We aren’t going to have any loon chicks this year on the lake. But we have loons-in-residence and from time to time we’re the party lake this summer. Loons occasionally gather in social groups. We hear them flying in, sounding their loony-tunes flight calls. We see them doing their skittering chasing about.
The underside of a loon is always a surprise. Even when you know their beautiful plumage is topside only, that white underbelly still seems sort of unfinished. Like the black magic marker ran out of ink.
See how the loon has its feet crossed in flight, as if at the ankle? I’m thinking that must help it to deal efficiently with wind resistance. If loons did all that foot waggling and scratching in the air that they do in the water, they’d probably fall like a rock.
Here’s a beauty of a definitely different sort.
The Turkey Vulture. We see them circling in kettles that can number a few dozen individuals. But they don’t always travel in packs. This guy was a loner. Its fanned-out wing tips are a dead giveaway. Also, if you see a bird swooping down to something dead and smelly that’s pretty much a giveaway too. Oh yes, there’s that red head, all nicely defeathered so the bird can pick at carcasses and not have to do much grooming. There’s no mistaking that red head.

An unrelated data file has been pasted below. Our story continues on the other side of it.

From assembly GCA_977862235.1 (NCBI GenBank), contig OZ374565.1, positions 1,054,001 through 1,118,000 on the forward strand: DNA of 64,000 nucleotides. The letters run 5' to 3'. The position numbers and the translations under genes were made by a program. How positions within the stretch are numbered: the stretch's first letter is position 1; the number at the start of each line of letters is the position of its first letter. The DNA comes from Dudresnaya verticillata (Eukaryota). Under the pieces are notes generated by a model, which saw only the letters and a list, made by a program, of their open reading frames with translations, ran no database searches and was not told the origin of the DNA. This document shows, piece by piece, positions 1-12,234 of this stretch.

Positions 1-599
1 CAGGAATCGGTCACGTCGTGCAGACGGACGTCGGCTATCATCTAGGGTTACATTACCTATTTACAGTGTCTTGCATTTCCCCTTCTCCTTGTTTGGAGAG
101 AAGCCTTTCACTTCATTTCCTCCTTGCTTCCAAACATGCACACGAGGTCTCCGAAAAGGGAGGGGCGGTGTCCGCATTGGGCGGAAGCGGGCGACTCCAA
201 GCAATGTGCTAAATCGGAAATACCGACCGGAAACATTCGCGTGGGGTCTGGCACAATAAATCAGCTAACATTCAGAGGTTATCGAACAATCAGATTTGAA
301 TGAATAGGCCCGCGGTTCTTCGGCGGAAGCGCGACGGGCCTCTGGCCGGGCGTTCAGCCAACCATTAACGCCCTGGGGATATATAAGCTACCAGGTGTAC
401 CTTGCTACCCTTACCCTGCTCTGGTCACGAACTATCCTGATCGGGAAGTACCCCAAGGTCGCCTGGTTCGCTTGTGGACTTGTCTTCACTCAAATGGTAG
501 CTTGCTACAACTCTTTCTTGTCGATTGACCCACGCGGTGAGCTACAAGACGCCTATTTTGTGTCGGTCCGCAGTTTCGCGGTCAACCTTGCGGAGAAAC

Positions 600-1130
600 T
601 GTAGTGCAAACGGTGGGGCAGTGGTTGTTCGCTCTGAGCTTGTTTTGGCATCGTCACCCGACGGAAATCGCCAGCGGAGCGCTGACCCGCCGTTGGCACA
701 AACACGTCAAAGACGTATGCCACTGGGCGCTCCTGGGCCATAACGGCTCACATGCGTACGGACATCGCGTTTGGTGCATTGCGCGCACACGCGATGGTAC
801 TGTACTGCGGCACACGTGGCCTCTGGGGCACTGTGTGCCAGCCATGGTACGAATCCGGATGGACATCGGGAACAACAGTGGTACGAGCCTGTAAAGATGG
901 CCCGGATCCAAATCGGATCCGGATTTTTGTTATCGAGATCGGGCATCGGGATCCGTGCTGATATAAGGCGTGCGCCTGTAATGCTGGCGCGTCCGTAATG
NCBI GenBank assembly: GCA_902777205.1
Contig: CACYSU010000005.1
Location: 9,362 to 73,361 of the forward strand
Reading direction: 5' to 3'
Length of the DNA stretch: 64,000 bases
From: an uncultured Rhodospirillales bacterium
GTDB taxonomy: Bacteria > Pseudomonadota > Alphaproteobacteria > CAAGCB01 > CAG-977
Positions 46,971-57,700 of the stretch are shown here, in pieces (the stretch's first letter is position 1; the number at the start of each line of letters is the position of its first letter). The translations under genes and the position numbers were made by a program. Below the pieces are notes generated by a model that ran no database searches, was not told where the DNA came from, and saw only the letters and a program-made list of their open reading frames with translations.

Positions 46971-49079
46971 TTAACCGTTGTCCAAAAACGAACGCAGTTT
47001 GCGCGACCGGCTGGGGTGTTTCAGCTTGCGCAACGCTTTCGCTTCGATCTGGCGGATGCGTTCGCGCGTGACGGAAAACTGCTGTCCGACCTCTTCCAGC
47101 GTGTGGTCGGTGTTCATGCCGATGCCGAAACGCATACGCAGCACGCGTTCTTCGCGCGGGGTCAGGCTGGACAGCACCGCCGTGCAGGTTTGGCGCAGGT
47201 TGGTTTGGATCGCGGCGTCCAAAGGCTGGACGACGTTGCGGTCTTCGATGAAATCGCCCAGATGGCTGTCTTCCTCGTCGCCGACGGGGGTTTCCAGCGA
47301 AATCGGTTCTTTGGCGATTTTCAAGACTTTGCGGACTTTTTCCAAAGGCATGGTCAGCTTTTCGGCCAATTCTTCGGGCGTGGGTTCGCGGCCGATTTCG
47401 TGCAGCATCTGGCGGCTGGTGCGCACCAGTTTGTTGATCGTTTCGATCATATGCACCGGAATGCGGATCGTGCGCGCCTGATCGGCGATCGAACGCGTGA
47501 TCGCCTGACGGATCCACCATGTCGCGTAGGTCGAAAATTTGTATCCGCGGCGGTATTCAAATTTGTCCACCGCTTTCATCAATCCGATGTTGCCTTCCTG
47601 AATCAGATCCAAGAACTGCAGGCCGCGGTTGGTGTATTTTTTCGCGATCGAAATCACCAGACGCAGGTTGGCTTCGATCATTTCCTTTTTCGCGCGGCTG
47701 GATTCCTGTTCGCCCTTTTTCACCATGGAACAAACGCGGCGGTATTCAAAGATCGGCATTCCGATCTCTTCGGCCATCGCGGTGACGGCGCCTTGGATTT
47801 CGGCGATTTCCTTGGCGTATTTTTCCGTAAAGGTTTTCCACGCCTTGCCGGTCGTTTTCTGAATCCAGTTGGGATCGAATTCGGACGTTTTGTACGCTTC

This fellow, cruising high over Long Lake, is a Great Blue Heron.
Great Blues fly with deep, strong beats of their very wide wings. But from ground level, it’s the long trailing legs that tell you best what’s up . When Great Blues fly, they pretty much fold their necks into sort of an “s” shape. So, look for long legs, long beak, but you won’t really see a long neck. And if you’re suddenly being reminded that all birds are descendants of dinosaurs, you’re probably looking at a Great Blue Heron. These guys may set you to wondering if the dinosaurs are still extinct.
Here’s one everyone knows, the Bald Eagle.
If Bald Eagles are flying high, they are more likely to be gliding than riding a thermal up in a spiral as a vulture does. On Long Lake the eagles often fly low over the tree lines. Their wing tips fan out, but not so exaggeratedly as a vulture’s. And unless the bird is very high or very backlit, the white head and yellow beak is the giveaway.